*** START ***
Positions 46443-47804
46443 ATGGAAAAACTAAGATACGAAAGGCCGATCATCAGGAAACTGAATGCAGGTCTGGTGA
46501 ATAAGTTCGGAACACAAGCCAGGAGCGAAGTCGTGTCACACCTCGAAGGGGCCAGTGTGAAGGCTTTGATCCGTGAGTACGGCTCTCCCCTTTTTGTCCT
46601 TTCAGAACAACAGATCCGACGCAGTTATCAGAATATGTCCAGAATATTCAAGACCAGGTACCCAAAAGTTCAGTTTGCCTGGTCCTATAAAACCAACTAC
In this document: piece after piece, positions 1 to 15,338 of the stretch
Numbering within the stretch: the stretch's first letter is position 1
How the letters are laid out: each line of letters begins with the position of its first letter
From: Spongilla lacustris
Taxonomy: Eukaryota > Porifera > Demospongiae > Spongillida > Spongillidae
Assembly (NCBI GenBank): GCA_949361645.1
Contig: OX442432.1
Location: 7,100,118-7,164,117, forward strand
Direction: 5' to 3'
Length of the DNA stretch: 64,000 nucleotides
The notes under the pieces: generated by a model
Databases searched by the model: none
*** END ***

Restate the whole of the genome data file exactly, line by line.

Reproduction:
Positions 46443-47804
46443 ATGGAAAAACTAAGATACGAAAGGCCGATCATCAGGAAACTGAATGCAGGTCTGGTGA
46501 ATAAGTTCGGAACACAAGCCAGGAGCGAAGTCGTGTCACACCTCGAAGGGGCCAGTGTGAAGGCTTTGATCCGTGAGTACGGCTCTCCCCTTTTTGTCCT
46601 TTCAGAACAACAGATCCGACGCAGTTATCAGAATATGTCCAGAATATTCAAGACCAGGTACCCAAAAGTTCAGTTTGCCTGGTCCTATAAAACCAACTAC
In this document: piece after piece, positions 1 to 15,338 of the stretch
Numbering within the stretch: the stretch's first letter is position 1
How the letters are laid out: each line of letters begins with the position of its first letter
From: Spongilla lacustris
Taxonomy: Eukaryota > Porifera > Demospongiae > Spongillida > Spongillidae
Assembly (NCBI GenBank): GCA_949361645.1
Contig: OX442432.1
Location: 7,100,118-7,164,117, forward strand
Direction: 5' to 3'
Length of the DNA stretch: 64,000 nucleotides
The notes under the pieces: generated by a model
Databases searched by the model: none